"If Donald Trump becomes president, the government here will still have to work with him to advance whatever shared agenda there is, to ensure that Canadian businesses and interests are represented in Washington."

Clinton, too, will be a challenge on several policy fronts, starting with trade. She's said she will renegotiate the Trans-Pacific Partnership, the Pacific Rim deal the U.S. and Canada both signed. There's also concern about her past support for Buy American and other protectionist measures.

Nothing in her campaign suggests she's interested in closer ties with Canada, or the same tight working relationship with Trudeau that Barack Obama had.

U.S. President Barack Obama and Trudeau seem to have a very strong working relationship. (Kevin Lamarque/Reuters)

Canadian officials in the U.S. have been working overtime to identify key figures in both the Democratic and Republican camps, and to plan for the transition from Obama to the next occupant of the White House.

The list of priorities is relatively short, but hugely significant.

  • Climate change 

​Trudeau has said Canada will impose a national price on carbon by 2018, and that could put this country out of step with its biggest trading partner.

Trump says climate change is a hoax created by the Chinese and, if elected, he will roll back Obama's initiatives to reduce U.S. greenhouse gas emissions.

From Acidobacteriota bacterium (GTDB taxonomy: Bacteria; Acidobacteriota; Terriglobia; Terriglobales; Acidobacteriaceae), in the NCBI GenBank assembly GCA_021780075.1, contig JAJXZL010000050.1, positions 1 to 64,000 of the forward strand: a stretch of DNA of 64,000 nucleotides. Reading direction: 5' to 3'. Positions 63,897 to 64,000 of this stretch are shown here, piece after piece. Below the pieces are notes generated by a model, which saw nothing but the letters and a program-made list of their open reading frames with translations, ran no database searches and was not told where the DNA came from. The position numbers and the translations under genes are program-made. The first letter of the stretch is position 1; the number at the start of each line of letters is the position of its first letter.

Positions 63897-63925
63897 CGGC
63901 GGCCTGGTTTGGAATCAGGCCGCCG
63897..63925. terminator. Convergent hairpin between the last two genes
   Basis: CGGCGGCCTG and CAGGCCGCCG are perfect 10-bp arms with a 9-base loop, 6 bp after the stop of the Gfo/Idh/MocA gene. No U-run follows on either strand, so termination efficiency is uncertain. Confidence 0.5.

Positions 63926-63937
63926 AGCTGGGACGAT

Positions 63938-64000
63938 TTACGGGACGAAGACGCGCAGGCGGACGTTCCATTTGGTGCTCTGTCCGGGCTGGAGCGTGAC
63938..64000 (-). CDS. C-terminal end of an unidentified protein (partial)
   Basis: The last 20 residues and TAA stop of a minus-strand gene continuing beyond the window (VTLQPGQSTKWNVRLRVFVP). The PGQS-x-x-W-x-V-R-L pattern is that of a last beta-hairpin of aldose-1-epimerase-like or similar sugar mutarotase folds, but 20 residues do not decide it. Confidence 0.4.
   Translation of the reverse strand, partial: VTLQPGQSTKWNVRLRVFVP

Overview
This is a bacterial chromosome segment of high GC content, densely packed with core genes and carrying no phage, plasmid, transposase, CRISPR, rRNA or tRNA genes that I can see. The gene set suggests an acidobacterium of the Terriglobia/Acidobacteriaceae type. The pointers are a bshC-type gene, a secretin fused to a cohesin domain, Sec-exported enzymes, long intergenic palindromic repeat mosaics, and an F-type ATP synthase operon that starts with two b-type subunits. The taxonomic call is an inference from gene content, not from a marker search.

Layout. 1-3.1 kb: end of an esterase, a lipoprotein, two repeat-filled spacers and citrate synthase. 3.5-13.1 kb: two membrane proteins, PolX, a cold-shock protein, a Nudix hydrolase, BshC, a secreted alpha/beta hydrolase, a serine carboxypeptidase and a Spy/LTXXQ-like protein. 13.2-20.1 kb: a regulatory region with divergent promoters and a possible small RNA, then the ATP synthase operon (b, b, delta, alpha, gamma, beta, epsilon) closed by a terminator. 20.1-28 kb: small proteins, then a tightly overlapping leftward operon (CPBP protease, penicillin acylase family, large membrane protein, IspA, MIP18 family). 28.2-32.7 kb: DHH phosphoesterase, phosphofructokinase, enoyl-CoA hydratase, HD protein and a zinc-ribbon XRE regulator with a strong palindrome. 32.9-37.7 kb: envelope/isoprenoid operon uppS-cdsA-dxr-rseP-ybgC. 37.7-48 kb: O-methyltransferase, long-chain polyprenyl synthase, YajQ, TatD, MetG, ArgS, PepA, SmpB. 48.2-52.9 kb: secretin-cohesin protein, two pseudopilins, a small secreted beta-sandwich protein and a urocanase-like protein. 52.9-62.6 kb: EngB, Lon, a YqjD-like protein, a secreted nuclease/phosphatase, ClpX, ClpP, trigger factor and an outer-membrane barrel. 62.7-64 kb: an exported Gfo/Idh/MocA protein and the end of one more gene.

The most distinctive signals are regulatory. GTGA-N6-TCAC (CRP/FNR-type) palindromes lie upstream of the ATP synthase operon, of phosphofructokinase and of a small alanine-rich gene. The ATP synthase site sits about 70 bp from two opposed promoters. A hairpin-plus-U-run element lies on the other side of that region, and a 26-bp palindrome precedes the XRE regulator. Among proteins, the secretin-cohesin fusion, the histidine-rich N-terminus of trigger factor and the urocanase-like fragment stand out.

Clinton supports the Paris climate accord, but would face serious obstacles if the Republicans retain control of both the Senate and House of Representatives.

Bottom line: Canada's price on carbon will make this country a more expensive place to do business, and might require the Trudeau government to impose a tax on goods made in a country without a similar pricing system.

  • Syrian refugees

Trump has repeatedly said refugees from the Middle East represent a security and terrorist threat, and many experts believe a Trump victory would be an incentive for the U.S. to harden the northern border.

  • Softwood lumber

An export industry worth billions of dollars to Canadian producers is fast regaining its stature as a serious bilateral irritant. Trade Minister Chrystia Freeland and U.S. Trade Representative Michael Froman continue to talk, but it's unlikely a new deal can be reached before Obama's term in office expires.